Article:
Gough Whitlam


Gough Whitlam : biography

11 July 1916 –

As the political situation deteriorated, Whitlam and his government continued to enact legislation: The Family Law Act 1975 provided for no-fault divorce while the Racial Discrimination Act 1975 caused Australia to ratify United Nations conventions against racial discrimination that Australia had signed under Holt, but which had never been ratified. In August 1975, Whitlam gave the Gurindji people of the Northern Territory title deeds to part of their traditional lands, beginning the process of Aboriginal land reform. The next month, Australia granted independence to Papua New Guinea.

Following the 1974 Carnation Revolution, Portugal began a process of decolonisation and began a withdrawal from Portuguese Timor (later East Timor). Australians had long taken an interest in the colony; the nation had sent troops to the region during World War II, and many East Timorese had fought the Japanese as guerrillas. In September 1974, Whitlam met with President Suharto in Indonesia and indicated that he would support Indonesia if it annexed East Timor. At the height of the Cold War, and in the context of the American retreat from Indo-China, he felt that incorporation of East Timor into Indonesia would enhance the stability of the region, and reduce the risk of the East Timorese FRETILIN movement, which many feared was communist, coming to power.

Whitlam had offered Barnard a diplomatic post; in early 1975 Barnard agreed to this, triggering a by-election in his Tasmanian electorate of Bass. The election on 28 June proved a disaster for Labor, which lost the seat with a swing against it of 17 percent. The next week, Whitlam fired Barnard’s successor as deputy Prime Minister, Cairns, who had misled Parliament regarding the Loans Affair amid controversy about his relationship with his office manager, Junie Morosi. At the time of Cairns’s dismissal, one Senate seat was vacant, following the death on 30 June of Queensland ALP Senator Bertie Milliner. The state Labor party nominated Mal Colston, resulting in a deadlock. The unicameral Queensland legislature twice voted against Colston, and the party refused to submit any alternative candidates. Bjelke-Petersen finally convinced the legislature to elect a low-level union official, Albert Field, who had contacted his office and expressed a willingness to serve. In interviews, Field made it clear he would not support Whitlam. Field was expelled from the ALP for standing against Colston, and Labor senators boycotted his swearing-in. Whitlam argued that, because of the manner of filling vacancies, the Senate was "corrupted" and "tainted", with the Opposition enjoying a majority they did not win at the ballot box.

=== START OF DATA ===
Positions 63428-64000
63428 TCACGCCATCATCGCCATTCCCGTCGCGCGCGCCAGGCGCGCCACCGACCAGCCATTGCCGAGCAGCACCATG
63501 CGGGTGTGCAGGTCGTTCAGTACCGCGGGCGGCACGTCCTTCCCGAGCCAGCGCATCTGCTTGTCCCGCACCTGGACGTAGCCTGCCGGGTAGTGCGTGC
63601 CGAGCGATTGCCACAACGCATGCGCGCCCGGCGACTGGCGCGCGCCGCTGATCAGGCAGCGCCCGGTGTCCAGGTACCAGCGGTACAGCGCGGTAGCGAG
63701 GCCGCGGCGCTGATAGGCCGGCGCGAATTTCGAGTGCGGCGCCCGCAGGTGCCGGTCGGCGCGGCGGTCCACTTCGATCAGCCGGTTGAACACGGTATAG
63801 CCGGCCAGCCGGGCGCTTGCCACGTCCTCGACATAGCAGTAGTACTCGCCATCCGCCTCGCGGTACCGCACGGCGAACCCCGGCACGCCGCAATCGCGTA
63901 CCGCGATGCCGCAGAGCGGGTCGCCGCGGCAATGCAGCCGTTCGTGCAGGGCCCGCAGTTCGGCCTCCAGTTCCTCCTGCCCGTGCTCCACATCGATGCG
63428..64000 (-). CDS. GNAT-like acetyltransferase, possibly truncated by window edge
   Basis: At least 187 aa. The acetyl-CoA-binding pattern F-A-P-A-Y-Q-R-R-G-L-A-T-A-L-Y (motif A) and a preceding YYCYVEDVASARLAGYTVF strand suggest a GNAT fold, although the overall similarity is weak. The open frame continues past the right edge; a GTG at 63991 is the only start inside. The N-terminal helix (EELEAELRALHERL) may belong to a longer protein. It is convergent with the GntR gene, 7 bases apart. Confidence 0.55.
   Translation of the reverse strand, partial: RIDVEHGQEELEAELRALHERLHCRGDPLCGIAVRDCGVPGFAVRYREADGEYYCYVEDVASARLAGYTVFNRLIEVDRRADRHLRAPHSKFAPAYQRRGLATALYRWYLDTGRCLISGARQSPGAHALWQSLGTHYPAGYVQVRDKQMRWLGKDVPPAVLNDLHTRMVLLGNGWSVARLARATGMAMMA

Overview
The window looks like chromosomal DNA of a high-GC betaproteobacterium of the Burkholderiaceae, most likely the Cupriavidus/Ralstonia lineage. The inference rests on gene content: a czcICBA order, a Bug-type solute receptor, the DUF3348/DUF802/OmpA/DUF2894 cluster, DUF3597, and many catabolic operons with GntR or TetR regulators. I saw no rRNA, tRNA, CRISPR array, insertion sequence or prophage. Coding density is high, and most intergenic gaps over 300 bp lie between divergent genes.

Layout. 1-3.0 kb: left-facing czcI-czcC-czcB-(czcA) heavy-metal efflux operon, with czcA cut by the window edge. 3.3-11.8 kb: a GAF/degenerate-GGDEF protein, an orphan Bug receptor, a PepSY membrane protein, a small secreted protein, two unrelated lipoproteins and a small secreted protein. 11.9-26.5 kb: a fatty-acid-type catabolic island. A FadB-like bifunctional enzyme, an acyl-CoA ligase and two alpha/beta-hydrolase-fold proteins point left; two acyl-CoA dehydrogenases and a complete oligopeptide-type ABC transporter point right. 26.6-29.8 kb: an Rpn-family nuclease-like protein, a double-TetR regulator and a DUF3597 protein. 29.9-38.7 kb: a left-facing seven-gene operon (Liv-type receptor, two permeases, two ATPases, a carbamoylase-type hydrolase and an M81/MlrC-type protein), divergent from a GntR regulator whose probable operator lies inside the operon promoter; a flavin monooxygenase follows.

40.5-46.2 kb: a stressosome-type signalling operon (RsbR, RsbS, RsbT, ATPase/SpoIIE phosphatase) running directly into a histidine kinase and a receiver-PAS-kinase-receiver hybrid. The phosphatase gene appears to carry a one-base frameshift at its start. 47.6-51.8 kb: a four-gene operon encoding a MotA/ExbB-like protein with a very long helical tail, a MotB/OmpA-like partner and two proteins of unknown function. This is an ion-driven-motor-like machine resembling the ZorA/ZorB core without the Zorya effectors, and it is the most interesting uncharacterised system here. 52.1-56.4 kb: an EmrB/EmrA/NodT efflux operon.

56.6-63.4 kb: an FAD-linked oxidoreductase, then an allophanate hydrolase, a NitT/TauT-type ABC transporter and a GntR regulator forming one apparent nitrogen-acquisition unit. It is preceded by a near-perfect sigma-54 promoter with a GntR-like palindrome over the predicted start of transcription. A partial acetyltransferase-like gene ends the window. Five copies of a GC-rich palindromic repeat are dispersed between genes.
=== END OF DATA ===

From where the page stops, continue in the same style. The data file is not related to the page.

Labor Party leader

Reforming the ALP

Gough Whitlam saw that the party had little chance of being elected unless it could expand its appeal from the traditional working-class base to include the suburban middle class. He sought to shift control of the ALP from union officials to the parliamentary party, and hoped that even rank-and-file party members could be given a voice in the conference. In 1968, controversy erupted within the party when the executive refused to seat new Tasmanian delegate Brian Harradine, a Whitlam supporter who was considered a right-wing extremist.Lawrence, Jeff at United Voice, 20 December 2012, citing The Sydney Morning Herald obituary of Ray Gietzelt: "Kingmaker fought for democratisation of unions". Whitlam resigned the leadership, demanding a vote of confidence from caucus. He defeated Cairns for the leadership in an unexpectedly close 38–32 vote. Despite the vote, the executive refused to seat Harradine.

With the ALP’s governing bodies unwilling to reform themselves, Whitlam worked to build support for change among ordinary party members. He was successful in reducing union influence in the party, though he was never able to give the rank and file a direct vote in selecting the executive. The Victoria branch of the party had long been a problem; its executive was far to the left of the rest of the ALP, and had little electoral success. Whitlam was able to reconstruct the Victoria party organisation against the will of its leaders, and the reconstituted state party proved essential to victory in the 1972 election.